Suspected US drone strike kills 4 Al-Qaeda members in Yemen

US troops operate a drone during a desert warfare exercise. A suspected US drone strike has killed four alleged Al-Qaeda militants including a field leader in southern Yemen, tribal leaders said on Sept. 9, 2018. (Shutterstock photo)
Updated 10 September 2018

Suspected US drone strike kills 4 Al-Qaeda members in Yemen

SANAA, Yemen: Yemeni tribal leaders say a suspected US drone strike has killed four alleged Al-Qaeda militants including a field leader in the country’s south.
The tribal leaders said on Sunday that the operatives were killed when an unmanned aircraft targeted a group of Al-Qaeda militants in the district of Ahwar, one of Al-Qaeda’s strongholds in the southern Abyan province.
They spoke on condition of anonymity for fear of reprisals.
Al-Qaeda in the Arabian Peninsula, as the Yemeni affiliate is known, has long been considered the global network’s most dangerous branch and has attempted to carry out attacks inside the US
Yemen was plunged into civil war more than three years ago. Al-Qaeda and the Islamic State affiliate have exploited the chaos to expand their presence in the country.


Libyan navy says more than 300 migrants rescued

Updated 18 August 2019

Libyan navy says more than 300 migrants rescued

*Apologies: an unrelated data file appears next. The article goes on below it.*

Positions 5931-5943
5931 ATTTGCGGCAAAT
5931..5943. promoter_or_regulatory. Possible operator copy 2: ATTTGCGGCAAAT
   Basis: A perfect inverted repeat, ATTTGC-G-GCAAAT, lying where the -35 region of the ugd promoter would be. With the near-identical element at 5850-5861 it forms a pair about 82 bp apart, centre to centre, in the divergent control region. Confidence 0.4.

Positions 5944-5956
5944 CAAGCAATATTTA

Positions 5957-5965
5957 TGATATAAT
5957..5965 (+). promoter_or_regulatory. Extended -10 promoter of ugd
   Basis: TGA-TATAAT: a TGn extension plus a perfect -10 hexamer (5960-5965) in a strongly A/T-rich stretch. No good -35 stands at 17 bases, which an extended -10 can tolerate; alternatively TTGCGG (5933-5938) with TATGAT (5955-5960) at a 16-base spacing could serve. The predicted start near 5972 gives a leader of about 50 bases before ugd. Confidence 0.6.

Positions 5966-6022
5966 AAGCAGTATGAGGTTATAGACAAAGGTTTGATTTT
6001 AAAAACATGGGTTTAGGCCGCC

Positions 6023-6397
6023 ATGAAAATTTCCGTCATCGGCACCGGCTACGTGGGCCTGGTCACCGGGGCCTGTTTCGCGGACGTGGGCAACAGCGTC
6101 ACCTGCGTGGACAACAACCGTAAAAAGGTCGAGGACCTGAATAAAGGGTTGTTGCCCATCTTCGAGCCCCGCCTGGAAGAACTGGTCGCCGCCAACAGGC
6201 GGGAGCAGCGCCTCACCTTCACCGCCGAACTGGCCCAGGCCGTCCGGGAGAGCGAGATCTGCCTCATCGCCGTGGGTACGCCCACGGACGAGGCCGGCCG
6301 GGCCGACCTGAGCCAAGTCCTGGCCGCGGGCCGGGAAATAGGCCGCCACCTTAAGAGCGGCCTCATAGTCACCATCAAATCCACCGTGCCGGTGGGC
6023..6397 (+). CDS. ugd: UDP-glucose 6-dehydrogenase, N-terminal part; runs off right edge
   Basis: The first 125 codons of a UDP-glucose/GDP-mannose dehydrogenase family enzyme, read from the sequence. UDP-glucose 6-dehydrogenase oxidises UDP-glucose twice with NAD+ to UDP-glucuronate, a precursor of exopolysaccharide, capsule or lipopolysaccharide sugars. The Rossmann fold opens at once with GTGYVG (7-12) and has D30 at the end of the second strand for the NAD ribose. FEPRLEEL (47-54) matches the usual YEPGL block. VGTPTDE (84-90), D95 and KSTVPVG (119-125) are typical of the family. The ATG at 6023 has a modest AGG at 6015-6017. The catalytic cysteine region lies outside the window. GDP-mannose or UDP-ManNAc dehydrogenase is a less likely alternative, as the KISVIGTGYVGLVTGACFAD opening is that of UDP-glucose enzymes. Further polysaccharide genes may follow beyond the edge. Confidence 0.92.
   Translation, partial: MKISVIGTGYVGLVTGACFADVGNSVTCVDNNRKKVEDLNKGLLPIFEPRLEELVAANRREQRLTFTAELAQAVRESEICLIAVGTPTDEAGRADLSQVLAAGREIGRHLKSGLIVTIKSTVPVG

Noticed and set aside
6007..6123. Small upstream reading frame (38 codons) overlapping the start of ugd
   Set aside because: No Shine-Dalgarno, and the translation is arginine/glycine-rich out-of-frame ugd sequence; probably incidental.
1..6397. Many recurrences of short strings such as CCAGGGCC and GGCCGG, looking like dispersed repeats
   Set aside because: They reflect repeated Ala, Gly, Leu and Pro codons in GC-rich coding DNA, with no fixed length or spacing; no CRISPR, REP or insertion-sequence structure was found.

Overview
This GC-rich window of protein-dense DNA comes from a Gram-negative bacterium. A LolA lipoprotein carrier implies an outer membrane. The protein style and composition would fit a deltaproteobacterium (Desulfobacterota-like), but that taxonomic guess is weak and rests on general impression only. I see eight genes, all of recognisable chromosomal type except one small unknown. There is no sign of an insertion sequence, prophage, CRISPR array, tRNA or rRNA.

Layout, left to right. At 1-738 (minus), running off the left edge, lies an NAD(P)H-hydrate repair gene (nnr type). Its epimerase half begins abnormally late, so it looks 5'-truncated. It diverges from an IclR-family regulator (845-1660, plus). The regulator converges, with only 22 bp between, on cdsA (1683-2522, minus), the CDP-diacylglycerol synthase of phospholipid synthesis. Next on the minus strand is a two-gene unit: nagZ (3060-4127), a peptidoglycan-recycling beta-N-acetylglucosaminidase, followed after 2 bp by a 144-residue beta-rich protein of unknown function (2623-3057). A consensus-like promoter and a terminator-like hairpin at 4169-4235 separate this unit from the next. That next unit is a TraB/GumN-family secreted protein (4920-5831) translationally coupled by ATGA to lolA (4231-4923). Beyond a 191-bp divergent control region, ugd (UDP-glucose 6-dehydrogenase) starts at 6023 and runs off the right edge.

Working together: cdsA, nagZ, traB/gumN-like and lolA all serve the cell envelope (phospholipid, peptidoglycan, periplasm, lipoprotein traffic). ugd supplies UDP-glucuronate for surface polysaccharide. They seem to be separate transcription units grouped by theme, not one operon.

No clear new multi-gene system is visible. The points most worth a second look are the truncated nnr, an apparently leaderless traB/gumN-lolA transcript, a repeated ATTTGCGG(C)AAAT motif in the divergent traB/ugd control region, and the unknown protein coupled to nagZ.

• 128 Sudanese were in the boats, in addition to migrants from Chad, Egypt, Niger, Benin and Eritrea
  • It came days after Libyan navy patrols “rescued 278 migrants on board four inflatable boats

TRIPOLI: The Libyan navy said Sunday 335 migrants had been rescued and one body recovered in separate operations off the coast, as they tried to cross the Mediterranean to reach Europe.
Nine children were among 57 migrants in a wooden boat rescued Saturday about 40 nautical miles from the town of Zuwara, west of Tripoli, navy spokesman General Ayoub Kacem told AFP.
He said they were from Ethiopia and Egypt.
It came days after Libyan navy patrols on Tuesday “rescued 278 migrants on board four inflatable boats northwest and northeast of Tripoli,” Kacem added.
The operations took place off the coasts of the cities of Khoms, 120 kilometers (75 miles) east of Tripoli, and Sabratha, located 70 kilometers west of the capital.
According to the statement, 128 Sudanese were in the boats, in addition to migrants from Chad, Egypt, Niger, Benin and Eritrea, including 35 women and 11 children.
One body was also recovered by the coast guard.
Libya, which has been wracked by chaos since the 2011 uprising that killed dictator Muammar Qaddafi, has long been a major transit route for migrants, especially from sub-Saharan Africa.
In general, migrants rescued at sea are first met by humanitarian agencies that provide medical care and food.
They are then taken into the charge of the body working to combat immigration at the interior ministry of the UN-recognized Government of National Accord.
On August 9, the Libyan navy accused the authorities of failing to manage migrants rescued at sea, claiming that it could be forced to let people go free once brought back to land.
Despite the risks, migrants continue to attempt to reach Europe by sea, preferring to take their chances than stay in Libya, where they are subject to abuse, extortion and torture, according to humanitarian organizations.